Diversification doesn’t cure all investing ills, but it can help create and protect your family’s wealth. While pundits tell us that taking on greater risk means higher returns, it doesn’t always work out that way. The following story may surprise you. Imagine two investors, each with $1 million. One invests aggressively—100% of assets into the stock market (S&P 500) and the other invests more conservatively—50/50% blend of stocks and bonds (S&P 500 and Barclays Aggregate Bond Index)1. Both investments are made at the peak of the technology/internet bull market—March 31, 2000. Results for each portfolio are shown below.
The chart tells the story of the old adage — “slow and steady” wins the race. While it’s exciting to participate in a “hot year” in the equity markets, for those concerned with steadily compounding their money and protecting capital, diversification is paramount.
During the past 15 years or so, the 100% stock portfolio (blue line) would have grown to about $1,900,000. That’s a $900,000 gain or 4.3% annualized return. The 50/50% stocks and bond portfolio (yellow line) would have had a steadier ride—dropping significantly less than the market during declines. But here’s the magic. That same $1 million would now be worth about $2,220,000. That’s a $1,220,000 gain or 5.4% annualized return over the same time period—significantly greater return with lower risk! Why? It’s based on the asymmetry of risk. In other words, as you go up the risk curve, returns only go up linearly while risk goes up geometrically—think of a curved line sloping up at an accelerating rate. More risk doesn’t always mean more return.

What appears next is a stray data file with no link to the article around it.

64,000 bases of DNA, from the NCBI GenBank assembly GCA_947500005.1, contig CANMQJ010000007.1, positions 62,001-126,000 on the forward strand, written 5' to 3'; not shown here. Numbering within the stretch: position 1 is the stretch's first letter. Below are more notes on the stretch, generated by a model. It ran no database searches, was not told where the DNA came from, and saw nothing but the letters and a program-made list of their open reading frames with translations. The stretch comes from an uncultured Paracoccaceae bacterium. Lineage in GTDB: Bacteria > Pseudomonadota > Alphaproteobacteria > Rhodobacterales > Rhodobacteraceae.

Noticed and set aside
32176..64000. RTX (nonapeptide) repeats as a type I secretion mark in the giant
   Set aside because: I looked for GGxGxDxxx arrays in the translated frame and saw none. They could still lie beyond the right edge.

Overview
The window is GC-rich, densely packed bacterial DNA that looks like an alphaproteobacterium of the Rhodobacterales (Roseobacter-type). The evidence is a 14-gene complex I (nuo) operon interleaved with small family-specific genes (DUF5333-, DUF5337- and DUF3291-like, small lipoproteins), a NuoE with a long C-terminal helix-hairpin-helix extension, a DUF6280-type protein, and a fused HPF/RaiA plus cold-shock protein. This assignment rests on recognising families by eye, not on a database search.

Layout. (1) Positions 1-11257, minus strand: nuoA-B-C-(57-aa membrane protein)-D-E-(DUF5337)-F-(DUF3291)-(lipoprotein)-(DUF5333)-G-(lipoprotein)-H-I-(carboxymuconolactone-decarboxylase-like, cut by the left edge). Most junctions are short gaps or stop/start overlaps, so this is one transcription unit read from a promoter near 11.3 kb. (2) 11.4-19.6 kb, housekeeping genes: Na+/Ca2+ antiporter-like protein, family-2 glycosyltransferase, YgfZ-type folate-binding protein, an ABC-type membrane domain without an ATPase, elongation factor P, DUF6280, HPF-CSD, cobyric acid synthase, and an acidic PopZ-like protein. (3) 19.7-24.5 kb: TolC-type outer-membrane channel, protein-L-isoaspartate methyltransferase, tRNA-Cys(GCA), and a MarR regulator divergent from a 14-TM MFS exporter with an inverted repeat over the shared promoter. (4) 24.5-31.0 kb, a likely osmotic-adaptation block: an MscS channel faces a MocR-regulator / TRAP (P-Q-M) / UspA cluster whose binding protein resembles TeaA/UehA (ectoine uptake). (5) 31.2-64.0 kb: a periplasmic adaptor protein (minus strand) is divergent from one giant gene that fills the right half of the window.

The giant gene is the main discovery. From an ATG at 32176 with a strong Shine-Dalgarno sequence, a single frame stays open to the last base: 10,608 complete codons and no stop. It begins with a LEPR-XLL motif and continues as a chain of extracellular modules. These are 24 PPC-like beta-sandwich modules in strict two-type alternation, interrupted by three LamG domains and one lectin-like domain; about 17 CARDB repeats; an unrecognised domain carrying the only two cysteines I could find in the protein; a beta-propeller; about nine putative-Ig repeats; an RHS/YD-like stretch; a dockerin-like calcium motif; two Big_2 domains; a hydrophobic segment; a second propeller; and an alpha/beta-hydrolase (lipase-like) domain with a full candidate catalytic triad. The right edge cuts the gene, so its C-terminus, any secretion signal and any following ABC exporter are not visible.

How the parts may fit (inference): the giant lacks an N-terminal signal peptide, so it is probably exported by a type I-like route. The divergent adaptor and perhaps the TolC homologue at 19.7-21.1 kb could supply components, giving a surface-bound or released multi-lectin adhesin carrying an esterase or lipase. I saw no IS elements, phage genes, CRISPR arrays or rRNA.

In the 2000-2002 market downturn, the stock portfolio dropped 47% (about $460,000) while the 50/50% stock and bond portfolio only dropped 18% (about $160,000). In the 2007-2009 market meltdown, the stock portfolio dropped 55% (about $670,000) while the 50/50% stock and bond portfolio dropped 29% (about $420,000).
Warren Buffett once famously said, “Rule No. 1: Never Lose Money. Rule No. 2: Never Forget Rule No. 1.” The takeaway message—diversify.
--Brouwer & Janachowski, LLC
Unmanaged indexes are used in this illustration. One cannot invest in an index directly, but can invest in an exchange traded fund (“ETF”) or mutual fund that invests in these indexes. ETFs and mutual funds will have additional underlying operating costs, conditions and restrictions.
The discussion of the investments and investment strategy, research and investment process of Brouwer & Janachowski, LLC ("Advisor") are as of the date indicated or as of the date of this presentation, and are subject to change without notice. Charts illustrated in this presentation may be updated periodically. Advisor has no obligation to provide revised assessments in the event of changed circumstances. Advisor cannot assure that the types of investments mentioned in this presentation will produce the intended results or outperform any other investments in the future. Advisor reserves the right to change its investment perspectives and outlook without notice as market conditions dictate and as additional information becomes available.
References to an individual security should not be construed as a recommendation to buy or sell that security. Please note indexes are unmanaged and cannot be invested in directly. Returns represent past performance, are not a guarantee of future performance, and are not indicative of any specific investment.
While we gathered this information from sources we believe to be reliable, we cannot guarantee the accuracy or completeness of any statements or numerical data in this presentation. The information is subject to unintentional errors, omissions and changes without notice. By accessing and viewing this information, you acknowledge and understand the intended purpose of such information. Past performance is no guarantee of future results.